decided: February 7, 1984.
DRS. MELTZER & WEISBERG, PETITIONERS
COMMONWEALTH OF PENNSYLVANIA, UNEMPLOYMENT COMPENSATION BOARD OF REVIEW, RESPONDENT
Appeal from the Order of the Unemployment Compensation Board of Review in the case of In Re: Claim of Lillian Zduniak, No. B-200328.
Simon J. Denenberg, Abramson & Denenberg, P.C., for petitioners.
Charles G. Hasson, Acting Deputy Chief Counsel, with him Richard L. Cole, Jr., Chief Counsel, for respondent.
Judges Rogers, MacPhail and Barry, sitting as a panel of three. Opinion by Judge MacPhail.
[ 80 Pa. Commw. Page 179]
Drs. Ronald F. Meltzer and Robert A. Weisberg (Petitioners) have appealed from an order of the Unemployment Compensation Board of Review (Board) which granted benefits to Lillian Zduniak (Claimant). The Board concluded that Claimant had demonstrated cause of a necessitous and compelling nature justifying her voluntary termination of employment.*fn1
Claimant was employed by Petitioners as a medical assistant from January, 1978 through June 6, 1981, the effective date of her resignation. In her letter of resignation to Petitioners, Claimant cited a reduction in work hours as the sole reason for her termination. Claimant subsequently filed an application for unemployment compensation benefits and noted on her Summary of Interview form that she also quit because she had been harassed and belittled by one of Petitioners in front of a co-worker and patient. The Office of Employment Security (Office) denied benefits, finding that Claimant was merely dissatisfied with her working conditions. On appeal, a referee reversed the Office on the basis of his finding that Claimant was subjected to undue criticism and harassment. Petitioners appealed to the Board, which affirmed. Neither the referee nor the Board mentioned the Claimant's reduction in work hours as a reason for her resignation or as justifiable cause for the resignation.
On appeal to this Court, Petitioners argue that 1) Claimant was not subjected to undue criticism and harassment or 2) if the decision is to rest on the harassment allegation, then Petitioners are entitled to a remand hearing since they had no notice prior to the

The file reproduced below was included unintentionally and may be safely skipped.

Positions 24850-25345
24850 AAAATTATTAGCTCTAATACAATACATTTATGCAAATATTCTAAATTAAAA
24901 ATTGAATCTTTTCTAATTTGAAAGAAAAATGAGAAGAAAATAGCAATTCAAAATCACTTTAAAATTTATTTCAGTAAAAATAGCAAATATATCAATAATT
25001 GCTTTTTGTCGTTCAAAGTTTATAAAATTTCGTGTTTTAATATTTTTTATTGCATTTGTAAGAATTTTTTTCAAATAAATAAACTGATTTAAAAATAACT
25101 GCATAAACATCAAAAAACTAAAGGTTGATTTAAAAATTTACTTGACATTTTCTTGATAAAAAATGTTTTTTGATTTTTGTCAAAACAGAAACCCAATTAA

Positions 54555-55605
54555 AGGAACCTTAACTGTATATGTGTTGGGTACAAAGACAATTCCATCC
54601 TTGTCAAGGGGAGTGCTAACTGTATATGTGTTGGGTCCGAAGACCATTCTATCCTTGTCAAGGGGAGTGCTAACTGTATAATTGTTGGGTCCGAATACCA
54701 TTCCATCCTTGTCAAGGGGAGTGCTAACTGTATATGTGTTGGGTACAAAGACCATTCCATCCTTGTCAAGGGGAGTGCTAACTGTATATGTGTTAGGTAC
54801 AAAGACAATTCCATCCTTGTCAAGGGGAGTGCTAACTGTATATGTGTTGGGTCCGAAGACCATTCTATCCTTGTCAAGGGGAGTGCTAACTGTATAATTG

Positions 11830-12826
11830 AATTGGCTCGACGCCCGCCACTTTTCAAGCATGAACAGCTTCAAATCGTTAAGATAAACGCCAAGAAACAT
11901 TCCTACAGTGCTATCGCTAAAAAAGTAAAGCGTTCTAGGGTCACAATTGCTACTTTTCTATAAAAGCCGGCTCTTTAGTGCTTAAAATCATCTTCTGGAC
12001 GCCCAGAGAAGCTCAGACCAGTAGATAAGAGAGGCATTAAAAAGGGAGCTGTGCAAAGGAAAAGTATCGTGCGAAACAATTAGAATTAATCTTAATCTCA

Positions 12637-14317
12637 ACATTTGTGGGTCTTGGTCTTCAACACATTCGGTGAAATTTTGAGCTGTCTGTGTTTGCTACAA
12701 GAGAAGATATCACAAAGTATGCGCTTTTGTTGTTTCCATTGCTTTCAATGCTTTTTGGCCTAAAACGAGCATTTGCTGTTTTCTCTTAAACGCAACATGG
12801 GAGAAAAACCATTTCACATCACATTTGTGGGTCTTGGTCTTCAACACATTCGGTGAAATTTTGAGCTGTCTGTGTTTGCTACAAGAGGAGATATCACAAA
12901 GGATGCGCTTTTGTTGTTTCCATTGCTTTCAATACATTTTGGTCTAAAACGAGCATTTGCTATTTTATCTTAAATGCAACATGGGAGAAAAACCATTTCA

[ 80 Pa. Commw. Page 180]
referee's hearing that Claimant would contend she had been harassed during her employment. Since we conclude that Claimant's allegations of harassment, even if true, do not constitute cause of a necessitous or compelling nature justifying her resignation, we need not address the second issue presented above.
The Board made only three fact findings in this case. The third and crucial finding was as follows:
3. The claimant was belittled in front of patients and co-workers, and when she attempted to discuss the situation, she was told that she would not be discharged, and she would have to leave voluntarily if not satisfied with her working conditions.
The record is clear, however, that the alleged harassment "in front of patients and co-workers" was, in fact, an isolated incident which occurred in March, 1981, three months prior to Claimant's resignation in June, and involved only one patient and one co-worker.*fn2 The only other episode testified to by Claimant involved a private meeting initiated by Petitioners at which they reprimanded Claimant regarding her poor work performance.
This case is factually similar to that of Sileo v. Unemployment Compensation Board of Review, 53 Pa. Commonwealth Ct. 632, 419 A.2d 223 (1980). In Sileo, the claimant voluntarily resigned from a banking position after receiving a disciplinary notice following an unexcused absence. The claimant also alleged that her supervisor had shouted at her in the presence of customers and other employees approximately three
[ 80 Pa. Commw. Page 181]
months before she resigned. We noted in Sileo that the latter incident could not provide a basis for the voluntary quit due to the lengthy delay between the alleged harassment and claimant's resignation. Regarding the disciplinary notice, we observed that in the absence of unjust accusations or abusive conduct, resentment of a reprimand does not establish a necessitous or compelling reason for a voluntary resignation. See also Unemployment Compensation Board of Review v. Ruffel, 18 Pa. Commonwealth Ct. 512, 336 A.2d 670 (1975).
Moreover, as a general rule, a voluntary termination must be precipitated by job pressures which are real and substantial and which would compel a reasonable person to act in the same manner under like circumstances. Iaconelli v. Unemployment Compensation Board of Review, 55 Pa. Commonwealth Ct. 117, 423 A.2d 754 (1980).
Applying these principles to the instant case, we conclude that the Board's fact findings do not support the legal conclusion that Claimant had cause of a necessitous and compelling nature for terminating her employment.*fn3
[ 80 Pa. Commw. Page 182]
Claimant also has alleged, however, that the reduction of her work hours from thirty-seven hours per week to twenty-five hours and the commensurate reduction of her pay from $230 to $141 per week, justified her resignation. Since the referee and Board failed to make any fact findings regarding these allegations, we are unable to conduct proper appellate review. Fact findings must include all findings needed to resolve the issues raised by the evidence and which are relevant to a decision. Whisner v. Unemployment Page 182} Compensation Board of Review, 67 Pa. Commonwealth Ct. 137, 446 A.2d 336 (1982). Since necessary findings have not been rendered, a remand is required. Id.
We, accordingly, will reverse the order of the Board and remand the matter for further proceedings.
The order of the Unemployment Compensation Board of Review, Decision No. B-200328, dated October 19, 1981, is hereby reversed and the matter is remanded for further proceedings consistent with the foregoing opinion.
Reversed and remanded.